With those out of the loop the bios as well as 10 installer will only have one hard drive they will be looking at. Now by following the steps in the guide itself you will come to the two Upgrade by default and Custom options after you have first arrived at the Install Now screen. Once you select Custom the next screen will have the drive displayed where you then simply click on the new unless it is displaying two volumes already showing the 100mb System Reserved and Primary OS partitions were already created. Then all you need to do is hit the format option to clean the present mess off. The rest of the installation should go normally from that point on due to the other drives not being a problem.
It appears that the installation may have bellyflopped during the sysprep phase, since you at least have the windows 10 "Hero image" wallpaper, and the (excellently described!!) icons on the LHS of the taskbar:
So you are part way there - which offers little comfort, I know, but the situation may be recoverable.
You may try the "three fingered salute" - Ctrl+Alt+Del then tab and arrow key around (<Tab> <Down> <Down> <Enter>) to raise Task Manager, and with keyboard only, see what details and processes are going on, and maybe even run the task (<Alt>F then N) and type MSInfo32 <Tab> <Spacebar> <Enter>, and using <Tab> and arrow keys or <Shift> <Tab> etc to go back , you may even be able to save a report which may detail some problems. It may even be possible to take screenshots with <>+<prtsc>, which you could later view with Linux and send here for any help we may be able to give, and which may highlight the way to proceed. One tip - proceed slowly - if the system is very slow due to CPU overrunning or throttling, you don't want to get ahead of the system, or things go haywire!
You may be able to run a reset from the boot menu advanced options, but I somehow doubt it will work.
I have had the experience where a clean install fails, but an upgrade to 10 from Windows 7 works on a PC with an older Processor, motherboard and expansion cards etc.
As you said, "The original Win 10 was an upgrade from W7 thru W8 thru W8.1.", so it may have had cached drivers from as early as possibly Vista or XP for your hardware, which just might have allowed the Upgrade to complete. If there were a backup for that earlier Windows installation around somewhere, you might try again, repeating your earlier success.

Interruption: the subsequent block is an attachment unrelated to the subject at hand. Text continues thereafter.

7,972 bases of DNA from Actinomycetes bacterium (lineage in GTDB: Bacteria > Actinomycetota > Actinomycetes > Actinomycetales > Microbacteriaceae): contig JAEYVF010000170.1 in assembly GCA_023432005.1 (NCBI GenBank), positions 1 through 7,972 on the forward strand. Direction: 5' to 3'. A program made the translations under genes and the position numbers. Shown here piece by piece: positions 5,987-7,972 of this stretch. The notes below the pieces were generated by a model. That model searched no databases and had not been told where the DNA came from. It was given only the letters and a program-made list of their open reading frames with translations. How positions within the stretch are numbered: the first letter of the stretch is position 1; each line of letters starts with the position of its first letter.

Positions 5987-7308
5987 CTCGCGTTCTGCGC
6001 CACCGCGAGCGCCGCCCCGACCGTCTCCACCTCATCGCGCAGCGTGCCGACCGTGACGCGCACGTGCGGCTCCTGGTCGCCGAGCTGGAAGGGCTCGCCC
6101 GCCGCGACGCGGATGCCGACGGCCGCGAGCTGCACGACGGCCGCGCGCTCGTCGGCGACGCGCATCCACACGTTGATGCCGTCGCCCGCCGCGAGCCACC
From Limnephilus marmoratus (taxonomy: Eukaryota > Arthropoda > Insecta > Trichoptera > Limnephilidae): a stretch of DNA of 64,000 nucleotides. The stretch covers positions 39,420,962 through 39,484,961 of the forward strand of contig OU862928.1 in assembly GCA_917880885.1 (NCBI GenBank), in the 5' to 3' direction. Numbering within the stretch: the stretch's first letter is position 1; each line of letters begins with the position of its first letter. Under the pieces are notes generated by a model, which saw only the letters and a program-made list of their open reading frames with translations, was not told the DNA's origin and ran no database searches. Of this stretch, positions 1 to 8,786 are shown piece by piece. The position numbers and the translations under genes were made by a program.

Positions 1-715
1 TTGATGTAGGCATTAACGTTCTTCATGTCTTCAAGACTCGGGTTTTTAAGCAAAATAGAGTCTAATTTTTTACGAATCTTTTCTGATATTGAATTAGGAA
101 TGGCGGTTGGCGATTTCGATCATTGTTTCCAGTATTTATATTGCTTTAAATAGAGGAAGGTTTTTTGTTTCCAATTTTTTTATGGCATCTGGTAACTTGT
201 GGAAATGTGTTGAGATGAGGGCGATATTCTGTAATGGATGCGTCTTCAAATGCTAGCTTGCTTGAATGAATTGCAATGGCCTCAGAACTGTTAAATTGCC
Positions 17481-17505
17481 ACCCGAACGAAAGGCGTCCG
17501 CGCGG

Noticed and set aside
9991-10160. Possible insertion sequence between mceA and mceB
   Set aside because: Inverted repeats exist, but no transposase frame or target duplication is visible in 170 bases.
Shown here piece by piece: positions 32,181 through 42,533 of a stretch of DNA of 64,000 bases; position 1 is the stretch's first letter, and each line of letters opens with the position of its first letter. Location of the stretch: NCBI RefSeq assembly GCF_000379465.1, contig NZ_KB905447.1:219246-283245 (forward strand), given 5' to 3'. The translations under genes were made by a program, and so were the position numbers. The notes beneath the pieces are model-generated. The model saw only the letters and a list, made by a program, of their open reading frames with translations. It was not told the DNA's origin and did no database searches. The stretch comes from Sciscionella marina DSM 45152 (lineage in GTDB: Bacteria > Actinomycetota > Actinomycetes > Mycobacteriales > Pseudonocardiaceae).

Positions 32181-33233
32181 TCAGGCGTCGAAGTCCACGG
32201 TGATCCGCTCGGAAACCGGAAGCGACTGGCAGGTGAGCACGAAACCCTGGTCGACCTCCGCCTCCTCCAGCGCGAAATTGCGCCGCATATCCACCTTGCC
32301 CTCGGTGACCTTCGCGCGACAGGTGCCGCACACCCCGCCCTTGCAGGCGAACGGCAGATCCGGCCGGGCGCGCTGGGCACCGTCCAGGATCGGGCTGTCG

I would consider it beneficial to exclude or disable as many installed devices as possible and perform an isolated upgrade install - not connected to the internet - and there are certain conditions which the developers in Redmond probably never encounter beyond obsolete hardware, and so don't have a name or description for the bug - like coping with date and time, and numerical formats from outside the USA - leading to errors like "something happened", or "something went wrong", and worse, that never get back to the developers through telemetered error reporting. - but that will not apply to your case, Doug, in the USA.
Last edited by Fafhrd; 29 Mar 2016 at 03:15.
Thanx, everybody. I'm not sure I will try again, but I _am_ pretty stubborn! Interestingly, about 2AM I moved the mouse, and a complete
Windows screen came up! So, I figured it finally installed, and I used the Start icon to do a restart. No luck. The Window and the little
circular worm came up for about 10 seconds and everything went black. And it has stored something in memory beyond reboot--I have